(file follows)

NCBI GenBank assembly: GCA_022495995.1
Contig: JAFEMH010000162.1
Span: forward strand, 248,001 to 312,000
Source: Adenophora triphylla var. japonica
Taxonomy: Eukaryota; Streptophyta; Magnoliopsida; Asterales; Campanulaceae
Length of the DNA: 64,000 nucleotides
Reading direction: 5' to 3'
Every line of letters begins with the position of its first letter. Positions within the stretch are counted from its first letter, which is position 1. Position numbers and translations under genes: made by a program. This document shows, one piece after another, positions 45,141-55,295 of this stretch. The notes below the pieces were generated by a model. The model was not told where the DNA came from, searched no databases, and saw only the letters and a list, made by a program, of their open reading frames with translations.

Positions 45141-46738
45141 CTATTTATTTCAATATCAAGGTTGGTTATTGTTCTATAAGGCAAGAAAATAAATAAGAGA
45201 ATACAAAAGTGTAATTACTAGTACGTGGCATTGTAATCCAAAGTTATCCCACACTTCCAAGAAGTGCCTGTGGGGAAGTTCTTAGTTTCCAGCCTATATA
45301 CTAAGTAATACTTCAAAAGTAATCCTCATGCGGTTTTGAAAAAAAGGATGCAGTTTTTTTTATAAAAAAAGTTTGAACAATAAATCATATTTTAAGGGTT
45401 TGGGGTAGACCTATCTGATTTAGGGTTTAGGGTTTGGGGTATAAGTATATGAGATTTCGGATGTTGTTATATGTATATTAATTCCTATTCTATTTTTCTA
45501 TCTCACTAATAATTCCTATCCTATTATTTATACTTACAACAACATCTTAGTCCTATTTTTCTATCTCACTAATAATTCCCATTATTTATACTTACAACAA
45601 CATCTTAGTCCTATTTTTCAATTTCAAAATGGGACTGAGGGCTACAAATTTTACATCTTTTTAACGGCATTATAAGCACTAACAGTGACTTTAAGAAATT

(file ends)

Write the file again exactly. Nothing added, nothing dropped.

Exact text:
NCBI GenBank assembly: GCA_022495995.1
Contig: JAFEMH010000162.1
Span: forward strand, 248,001 to 312,000
Source: Adenophora triphylla var. japonica
Taxonomy: Eukaryota; Streptophyta; Magnoliopsida; Asterales; Campanulaceae
Length of the DNA: 64,000 nucleotides
Reading direction: 5' to 3'
Every line of letters begins with the position of its first letter. Positions within the stretch are counted from its first letter, which is position 1. Position numbers and translations under genes: made by a program. This document shows, one piece after another, positions 45,141-55,295 of this stretch. The notes below the pieces were generated by a model. The model was not told where the DNA came from, searched no databases, and saw only the letters and a list, made by a program, of their open reading frames with translations.

Positions 45141-46738
45141 CTATTTATTTCAATATCAAGGTTGGTTATTGTTCTATAAGGCAAGAAAATAAATAAGAGA
45201 ATACAAAAGTGTAATTACTAGTACGTGGCATTGTAATCCAAAGTTATCCCACACTTCCAAGAAGTGCCTGTGGGGAAGTTCTTAGTTTCCAGCCTATATA
45301 CTAAGTAATACTTCAAAAGTAATCCTCATGCGGTTTTGAAAAAAAGGATGCAGTTTTTTTTATAAAAAAAGTTTGAACAATAAATCATATTTTAAGGGTT
45401 TGGGGTAGACCTATCTGATTTAGGGTTTAGGGTTTGGGGTATAAGTATATGAGATTTCGGATGTTGTTATATGTATATTAATTCCTATTCTATTTTTCTA
45501 TCTCACTAATAATTCCTATCCTATTATTTATACTTACAACAACATCTTAGTCCTATTTTTCTATCTCACTAATAATTCCCATTATTTATACTTACAACAA
45601 CATCTTAGTCCTATTTTTCAATTTCAAAATGGGACTGAGGGCTACAAATTTTACATCTTTTTAACGGCATTATAAGCACTAACAGTGACTTTAAGAAATT